It’s Friday so time for something fun.
I came across this story on Popular Science about a young boy named Taylor Wilson. At age 14 he was able to build a reactor that achieved nuclear fusion, becoming only the 32nd person in the world to do it. So how did this happen?
I’ve talked about the pieces of this extensively on this site so I’ll keep it simple. First, he had an interest in science from a very young age.
“Propulsion,” the nine-year-old says as he leads his dad through the gates of the U.S. Space and Rocket Center in Huntsville, Alabama. “I just want to see the propulsion stuff.”
A young woman guides their group toward a full-scale replica of the massive Saturn V rocket that brought America to the moon. As they duck under the exhaust nozzles, Kenneth Wilson glances at his awestruck boy and feels his burden beginning to lighten. For a few minutes, at least, someone else will feed his son’s boundless appetite for knowledge.
Then Taylor raises his hand, not with a question but an answer. He knows what makes this thing, the biggest rocket ever launched, go up. And he wants—no, he obviously needs—to tell everyone about it, about how speed relates to exhaust velocity and dynamic mass, about payload ratios, about the pros and cons of liquid versus solid fuel. The tour guide takes a step back, yielding the floor to this slender kid with a deep-Arkansas drawl, pouring out a torrent of Ph.D.-level concepts as if there might not be enough seconds in the day to blurt it all out. The other adults take a step back too, perhaps jolted off balance by the incongruities of age and audacity, intelligence and exuberance.
That is how the article opens on Popular Science. I suggest reading the whole thing because it is a model of one way to deal with maximizing the development of children.
The ability of children to learn is at it’s highest level at birth. It then begins to decline throughout a person’s life. Naturally you can’t just push nuclear fusion on a child at age 3 but you can nurture interests at that age.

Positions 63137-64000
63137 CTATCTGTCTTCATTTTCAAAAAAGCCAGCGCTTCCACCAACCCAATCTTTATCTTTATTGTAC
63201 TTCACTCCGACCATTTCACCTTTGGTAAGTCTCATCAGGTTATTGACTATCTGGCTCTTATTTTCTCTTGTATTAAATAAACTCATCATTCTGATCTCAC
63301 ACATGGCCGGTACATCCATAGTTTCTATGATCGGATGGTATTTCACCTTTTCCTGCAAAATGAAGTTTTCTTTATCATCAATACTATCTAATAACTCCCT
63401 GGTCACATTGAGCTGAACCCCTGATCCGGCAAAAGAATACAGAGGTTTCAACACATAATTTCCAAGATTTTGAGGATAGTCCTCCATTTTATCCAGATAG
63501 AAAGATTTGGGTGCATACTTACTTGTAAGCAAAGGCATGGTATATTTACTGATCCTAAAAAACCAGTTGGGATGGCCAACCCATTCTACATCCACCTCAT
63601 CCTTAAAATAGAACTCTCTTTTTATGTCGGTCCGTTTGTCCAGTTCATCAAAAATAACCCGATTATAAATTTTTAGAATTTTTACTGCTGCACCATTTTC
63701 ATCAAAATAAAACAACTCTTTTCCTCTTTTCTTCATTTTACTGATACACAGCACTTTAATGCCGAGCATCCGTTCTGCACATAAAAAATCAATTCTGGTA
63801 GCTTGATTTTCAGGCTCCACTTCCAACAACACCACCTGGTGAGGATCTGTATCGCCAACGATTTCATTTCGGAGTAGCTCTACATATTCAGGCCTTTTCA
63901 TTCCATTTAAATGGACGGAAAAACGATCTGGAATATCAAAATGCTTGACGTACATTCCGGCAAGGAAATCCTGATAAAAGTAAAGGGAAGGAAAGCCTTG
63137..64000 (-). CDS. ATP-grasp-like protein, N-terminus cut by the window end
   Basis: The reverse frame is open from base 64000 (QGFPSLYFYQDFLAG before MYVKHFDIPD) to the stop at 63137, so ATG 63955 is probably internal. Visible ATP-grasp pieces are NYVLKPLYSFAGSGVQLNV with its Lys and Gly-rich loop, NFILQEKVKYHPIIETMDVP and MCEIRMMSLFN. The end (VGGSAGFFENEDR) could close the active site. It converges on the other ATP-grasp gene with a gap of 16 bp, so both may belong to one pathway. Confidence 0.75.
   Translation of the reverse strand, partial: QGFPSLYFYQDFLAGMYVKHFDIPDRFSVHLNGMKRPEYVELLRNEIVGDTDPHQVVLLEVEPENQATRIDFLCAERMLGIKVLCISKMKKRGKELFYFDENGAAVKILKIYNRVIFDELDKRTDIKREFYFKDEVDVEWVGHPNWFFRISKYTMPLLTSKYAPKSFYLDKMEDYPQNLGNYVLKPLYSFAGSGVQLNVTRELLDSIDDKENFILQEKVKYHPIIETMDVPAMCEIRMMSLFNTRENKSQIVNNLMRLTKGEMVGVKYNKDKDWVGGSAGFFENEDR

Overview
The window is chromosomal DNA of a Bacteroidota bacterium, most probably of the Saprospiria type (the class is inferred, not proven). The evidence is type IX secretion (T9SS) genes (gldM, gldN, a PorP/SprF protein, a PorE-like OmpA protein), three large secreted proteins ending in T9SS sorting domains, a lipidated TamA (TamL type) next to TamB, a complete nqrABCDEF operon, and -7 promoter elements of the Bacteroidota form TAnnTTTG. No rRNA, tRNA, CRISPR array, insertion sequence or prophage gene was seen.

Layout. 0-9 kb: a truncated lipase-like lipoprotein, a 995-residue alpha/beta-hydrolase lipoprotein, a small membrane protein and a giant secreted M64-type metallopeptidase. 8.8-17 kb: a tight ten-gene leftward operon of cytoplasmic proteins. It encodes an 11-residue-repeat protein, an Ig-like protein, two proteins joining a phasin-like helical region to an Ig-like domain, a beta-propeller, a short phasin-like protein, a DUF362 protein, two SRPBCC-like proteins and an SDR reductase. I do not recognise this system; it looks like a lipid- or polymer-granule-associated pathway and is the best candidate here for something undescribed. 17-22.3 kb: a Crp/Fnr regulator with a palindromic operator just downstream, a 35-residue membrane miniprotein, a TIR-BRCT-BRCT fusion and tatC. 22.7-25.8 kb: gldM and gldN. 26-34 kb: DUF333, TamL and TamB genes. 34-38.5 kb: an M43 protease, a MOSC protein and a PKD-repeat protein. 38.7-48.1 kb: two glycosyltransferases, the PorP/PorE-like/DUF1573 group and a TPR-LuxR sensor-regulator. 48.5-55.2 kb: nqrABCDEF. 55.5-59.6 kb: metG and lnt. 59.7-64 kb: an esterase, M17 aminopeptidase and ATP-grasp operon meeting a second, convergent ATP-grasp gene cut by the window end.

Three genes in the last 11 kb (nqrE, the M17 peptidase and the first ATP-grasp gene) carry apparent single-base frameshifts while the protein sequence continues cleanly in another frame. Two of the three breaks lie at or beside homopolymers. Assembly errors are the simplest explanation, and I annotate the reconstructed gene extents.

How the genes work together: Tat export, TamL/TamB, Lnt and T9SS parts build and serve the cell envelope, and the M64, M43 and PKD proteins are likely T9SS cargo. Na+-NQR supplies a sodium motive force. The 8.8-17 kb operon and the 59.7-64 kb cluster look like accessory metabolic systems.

This is world class bass player Victor Wooten. He comes from a musical family and they started him playing bass (actually a guitar with one string removed) at age 3.
He never stopped playing and it shows. Tiger Woods started learning golf at a very young age.
Back to Taylor. One section in the piece really jumped out at me.
In a few years, as Taylor began to get into some supremely dangerous stuff, it would seem perilously laissez-faire. But their approach to child rearing is, in fact, uncommonly intentional. “We want to help our children figure out who they are,” Kenneth says, “and then do everything we can to help them nurture that.”
What struck me is his parents did everything they could to help him learn what he wanted to learn. They didn’t steer him towards anything they wanted. As a result he was able to keep exploring and learning at a rapid pace.
So far we see supportive parents and the Internet. His parents eventually sent him to a very special school called the Davidson Academy to nurture him further. Eventually he made friends with actual nuclear researchers who mentored him further.
This last section sums this up nicely.
And yet Taylor’s story began much like David Hahn’s, with a brilliant, high-flying child hatching a crazy plan to build a nuclear reactor. Why did one journey end with hazmat teams and an eventual arrest, while the other continues to produce an array of prizes, patents, television appearances, and offers from college recruiters?
The answer is, mostly, support. Hahn, determined to achieve something extraordinary but discouraged by the adults in his life, pressed on without guidance or oversight—and with nearly catastrophic results. Taylor, just as determined but socially gifted, managed to gather into his orbit people who could help him achieve his dreams: the physics professor; the older nuclear prodigy; the eccentric technician; the entrepreneur couple who, instead of retiring, founded a school to nurture genius kids. There were several more, but none so significant as Tiffany and Kenneth, the parents who overcame their reflexive—and undeniably sensible—inclinations to keep their Icarus-like son on the ground. Instead they gave him the wings he sought and encouraged him to fly up to the sun and beyond, high enough to capture a star of his own.
With all the problems in the world today we need more people like Taylor. If we were able to create a way of learning that helped each child reach their full potential, how much better would the world be?